Slippage in Titan's rotation suggests water between its surface and core—and a higher likelihood of ancient life on Saturn's biggest moon
TITAN'S HIDDEN OCEAN: A strange shift in the position of mountains and lakes on the surface of Saturn's moon Titan can best be explained, researchers say, by positing a layer of liquid water (blue) some 100 kilometers below the surface.
Astronomers' mental image of Titan, the solar system's second-largest moon, used to be that of a vast swimming pool. But maybe they should have imagined a water bed instead.
Last year, researchers reported that radar mapping of Titan by the Cassini spacecraft had found a peculiar shift in landmarks on the moon's surface of up to 19 miles (30 kilometers) between October 2004 and May 2007.
Now investigators say the best explanation is a moon-wide underground ocean that disconnects Titan's icy crust from its rocky interior.
"We think the structure is about 100 kilometers of ice sitting atop a global layer of water … maybe hundreds of kilometers thick," says Cassini scientist Ralph Lorenz of Johns Hopkins University Applied Physics Laboratory in Laurel, Md.
If confirmed, Titan would be the fourth moon in the solar system thought to contain such an internal water ocean, joining Jupiter's satellites Ganymede, Callisto and Europa. Researchers believe that heat from radioactivity in a moon's core or gravitational squeezing may melt a layer of frozen water.
On Titan, Ganymede and Callisto, the liquid would become sandwiched between two different forms of ice, one that floats on water and one that sinks. Astronomers believe that of the four bodies, Europa has a larger and hotter core that directly borders its ocean, which lies beneath a thin layer of ice.
A hidden water layer would add to Titan's impressive resume: Larger in diameter than both Earth's moon and the planet Mercury, Titan is the only satellite in the solar system with a true atmosphere—a dense, rotating fog of nitrogen supporting hydrocarbon clouds made of methane and ethane.
For decades researchers suspected that its frosty surface temperature of around –290 degrees Fahrenheit (–180 degrees Celsius) would cause hydrocarbons to pool on its surface in a vast ocean. But during Cassini's first flyby in October 2004, its radar instruments detected no surface-spanning ocean, only methane lakes near the moon's north pole.
The shift in Titan's geologic features is strange because the moon is locked in a synchronous orbit around Saturn, meaning it always presents the same face to the planet. "It's a little bit improbable that Titan would be rotating asynchronously," Lorenz says.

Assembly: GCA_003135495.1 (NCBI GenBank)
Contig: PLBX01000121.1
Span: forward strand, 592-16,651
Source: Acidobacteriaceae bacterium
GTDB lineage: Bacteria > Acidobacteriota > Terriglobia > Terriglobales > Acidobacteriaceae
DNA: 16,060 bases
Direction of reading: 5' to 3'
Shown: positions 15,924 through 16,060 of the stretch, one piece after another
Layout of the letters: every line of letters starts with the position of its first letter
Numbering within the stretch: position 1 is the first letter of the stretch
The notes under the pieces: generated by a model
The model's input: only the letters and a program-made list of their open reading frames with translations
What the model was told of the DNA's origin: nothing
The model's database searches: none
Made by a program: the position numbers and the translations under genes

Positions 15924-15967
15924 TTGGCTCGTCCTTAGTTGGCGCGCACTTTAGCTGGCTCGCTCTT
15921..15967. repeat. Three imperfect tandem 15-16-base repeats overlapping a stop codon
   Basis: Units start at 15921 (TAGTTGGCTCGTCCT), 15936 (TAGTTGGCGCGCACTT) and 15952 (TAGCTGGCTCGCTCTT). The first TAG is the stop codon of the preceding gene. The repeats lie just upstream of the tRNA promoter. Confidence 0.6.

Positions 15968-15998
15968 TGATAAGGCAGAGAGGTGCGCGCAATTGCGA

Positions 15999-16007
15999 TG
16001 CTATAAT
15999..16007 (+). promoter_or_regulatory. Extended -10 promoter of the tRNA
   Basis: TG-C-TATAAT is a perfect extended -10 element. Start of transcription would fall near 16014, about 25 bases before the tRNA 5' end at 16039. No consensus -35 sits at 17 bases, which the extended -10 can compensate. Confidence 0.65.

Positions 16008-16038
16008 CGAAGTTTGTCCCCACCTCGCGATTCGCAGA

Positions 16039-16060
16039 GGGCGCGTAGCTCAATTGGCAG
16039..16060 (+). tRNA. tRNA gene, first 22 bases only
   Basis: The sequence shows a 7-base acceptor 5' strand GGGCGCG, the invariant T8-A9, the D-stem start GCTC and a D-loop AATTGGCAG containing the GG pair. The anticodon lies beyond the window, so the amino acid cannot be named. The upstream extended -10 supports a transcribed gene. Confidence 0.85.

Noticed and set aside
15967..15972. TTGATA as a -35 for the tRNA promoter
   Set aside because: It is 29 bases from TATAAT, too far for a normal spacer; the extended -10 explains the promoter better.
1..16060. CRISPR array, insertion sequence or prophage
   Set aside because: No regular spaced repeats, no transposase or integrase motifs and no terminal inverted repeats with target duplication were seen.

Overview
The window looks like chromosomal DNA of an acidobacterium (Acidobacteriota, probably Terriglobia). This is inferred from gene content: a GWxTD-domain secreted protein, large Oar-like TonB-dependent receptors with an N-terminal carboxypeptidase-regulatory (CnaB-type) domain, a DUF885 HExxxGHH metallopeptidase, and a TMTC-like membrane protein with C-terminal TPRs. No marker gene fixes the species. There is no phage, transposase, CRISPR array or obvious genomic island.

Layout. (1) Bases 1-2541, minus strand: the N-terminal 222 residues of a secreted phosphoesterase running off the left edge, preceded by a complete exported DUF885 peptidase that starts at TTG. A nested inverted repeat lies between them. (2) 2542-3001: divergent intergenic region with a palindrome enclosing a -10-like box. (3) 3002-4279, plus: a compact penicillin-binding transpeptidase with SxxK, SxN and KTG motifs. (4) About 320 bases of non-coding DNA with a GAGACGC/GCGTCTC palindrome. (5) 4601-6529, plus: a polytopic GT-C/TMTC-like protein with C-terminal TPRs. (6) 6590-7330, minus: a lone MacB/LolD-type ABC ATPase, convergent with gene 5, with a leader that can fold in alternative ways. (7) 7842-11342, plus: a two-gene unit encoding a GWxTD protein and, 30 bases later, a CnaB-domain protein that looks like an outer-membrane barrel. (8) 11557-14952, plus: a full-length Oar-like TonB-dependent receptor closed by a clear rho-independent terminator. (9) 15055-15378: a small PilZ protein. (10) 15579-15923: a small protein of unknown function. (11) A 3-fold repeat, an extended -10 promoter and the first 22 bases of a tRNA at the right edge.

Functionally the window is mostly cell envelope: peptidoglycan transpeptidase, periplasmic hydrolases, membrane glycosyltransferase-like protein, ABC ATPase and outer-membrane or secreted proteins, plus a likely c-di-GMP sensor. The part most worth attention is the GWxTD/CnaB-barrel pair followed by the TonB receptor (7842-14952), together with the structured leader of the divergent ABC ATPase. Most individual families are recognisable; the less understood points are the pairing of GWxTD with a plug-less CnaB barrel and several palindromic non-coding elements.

Writing in Science, he and his colleagues instead connect the geologic displacement to models in which Titan's atmosphere pushes against mountains on the surface.
The exact thickness of the crust is an important component of the group's model of Titan but is not known precisely. Based on the dimensions of the Menrva impact crater, they estimate a thickness of about 60 miles (100 kilometers).
That would make the crust thinner than those of Ganymede or Callisto, where the oceans are thought to lie below as much as 125 miles (200 kilometers) of rock and ice. For Titan's presumed ocean to remain liquid at such a distance from the hot core, the researchers argue that it must contain ammonia.
There may also be other explanations for the observed shifting. In an editorial accompanying the report, planetary scientists Christophe Sotin of the Jet Propulsion Laboratory at the California Institute of Technology (Caltech), Gabriel Tobie of the University of Nantes in France, observe that a periodic wobble in Titan's rotation or, less likely, a recent asteroid impact could also explain the finding.
The ocean interpretation is still the most plausible one, according to David Stevenson, professor of planetary science at Caltech. "This is a perfectly natural thing to do in a water–ice dominated world, provided there is enough heat," he says.
What is less clear, he adds, is the ocean's depth. The movement of the crust likely depends on additional, poorly understood factors, such as seasonal weather patterns and gravitational attraction between the crust and the core, he says.
Luckily, the group's model is testable. It predicts a quickening of Titan's rotation rate in the coming year or two followed by a slowdown—something that can be measured on succeeding Cassini flybys.
As always, the possibility of water leads to talk of potential life. Researchers have speculated that Titan may have long ago harbored life or its building blocks, catalyzed by sunlight reacting with atmospheric carbon and hydrogen.
Experts have considered Europa a better candidate, however, because of the presumed contact between ocean and core, which would provide a steady supply of heat energy.
Lorenz and his colleagues note that Titan's ocean might be stirred instead by cryovolcanism or warmer (but still cold) water welling up from below. The addition of water, Lorenz says, makes Titan "astrobiologically very appealing."
Stevenson, for one, says he still sees Europa as a better bet for life. He agrees that Titan is an attractive natural laboratory for the kind of chemistry that would lead to life, but when it comes to energy sources, sizzling rock "is much better than ice."